Biophilic design ultimately aims at improving our wellbeing. And it does so by creating interiors that take inspiration from the natural world.
But how exactly do interior design, wellbeing and nature relate?
This is the question behind biophilic design, and we’re going to tackle it in this month’s episode of Biophilic Moodboards.
Wellbeing & nature
Let’s take it from afar…what is wellbeing?
The dictionary defines wellbeing as
a state characterized by health, happiness, and prosperity.
In other words, wellbeing is that desirable condition where we thrive (prosperity) both physically (health) and mentally (happiness).
Now one could ask, what is the link between wellbeing and nature?
Actually, spending time in contact with nature has been proven to affect our bodies and minds in many ways. One could write a book exploring them all in depth, but here are some examples:
natural light supplies our bodies with vitamin D (which helps preventing several diseases including obesity, diabetes, hypertension, depression and neuro-degenerative diseases*)
exposure to nature decreases anxiety and increases memory
spending time in nature improves creativity and problem solving
nature acts as mood booster and – since natural landscapes are compelling to our senses – they can effectively distract us from negative thoughts.
observing nature makes us feel part of something bigger and this has numerous positive effects. It helps us put our concerns in perspective, stimulates a positive mindset and a general sense of gratitude and even makes us more prone to help each other!
*Sources at the bottom of the post
These are just some of the findings that connect health with nature. But they’re enough to conclude that staying in contact with the natural world can do a lot for our overall wellbeing, both physically and mentally!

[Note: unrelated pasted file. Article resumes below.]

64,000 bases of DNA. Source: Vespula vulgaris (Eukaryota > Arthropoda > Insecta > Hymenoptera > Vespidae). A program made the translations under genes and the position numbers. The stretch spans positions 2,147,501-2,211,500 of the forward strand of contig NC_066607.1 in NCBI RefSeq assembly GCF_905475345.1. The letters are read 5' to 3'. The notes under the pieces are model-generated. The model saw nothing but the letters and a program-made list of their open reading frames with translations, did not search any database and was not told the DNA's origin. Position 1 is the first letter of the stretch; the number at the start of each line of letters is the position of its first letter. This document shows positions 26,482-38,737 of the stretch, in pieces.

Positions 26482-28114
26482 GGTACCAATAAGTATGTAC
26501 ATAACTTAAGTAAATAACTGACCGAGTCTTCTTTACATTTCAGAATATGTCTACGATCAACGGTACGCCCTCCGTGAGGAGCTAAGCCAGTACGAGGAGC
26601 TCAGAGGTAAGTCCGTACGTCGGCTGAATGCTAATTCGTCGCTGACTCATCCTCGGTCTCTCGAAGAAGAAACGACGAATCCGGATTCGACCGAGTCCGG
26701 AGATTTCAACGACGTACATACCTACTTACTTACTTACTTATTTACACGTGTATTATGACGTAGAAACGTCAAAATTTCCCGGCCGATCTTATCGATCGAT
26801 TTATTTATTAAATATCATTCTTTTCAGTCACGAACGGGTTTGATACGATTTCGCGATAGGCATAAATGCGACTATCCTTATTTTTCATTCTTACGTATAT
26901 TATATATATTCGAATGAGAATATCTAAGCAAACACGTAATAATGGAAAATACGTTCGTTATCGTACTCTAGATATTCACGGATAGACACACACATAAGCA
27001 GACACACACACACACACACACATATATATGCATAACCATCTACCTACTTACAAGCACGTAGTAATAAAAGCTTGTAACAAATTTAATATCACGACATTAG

Interior design & wellbeing
Now onto the next big question: can interior design influence wellbeing?
The answer is a sound yes! Sure, interior design cannot treat illnesses, but it can contribute to preserving and improving our physical and mental health.
The effects of interior design on physical health
A healthy interior design is one that takes good care of:
Indoor air quality
Indoor air is often more polluted than the outdoor one. In particular, it is stuffed with harmful VOCs, that are released by building materials, glues, cleaning & air freshening products, burning reactions (like wood stoves, candles and incenses) etc.
The way we function is very much influenced by light: we’re awake during the day and sleepy when the dark comes. This innate rhythm is called circadian cycle and is at the base of our overall wellness. Therefore, artificial lighting shouldn't just provide enough light to allow us to see. It should also follow our natural cycle by adapting both temperature and intensity of light to the time of day. This wellbeing-oriented approach to light is called Human Centric Lighting, and its importance is being more and more recognized in the design industry (it has even been one of the 5 main lighting innovations presented at Euroluce 2019!)
Ergonomics and movement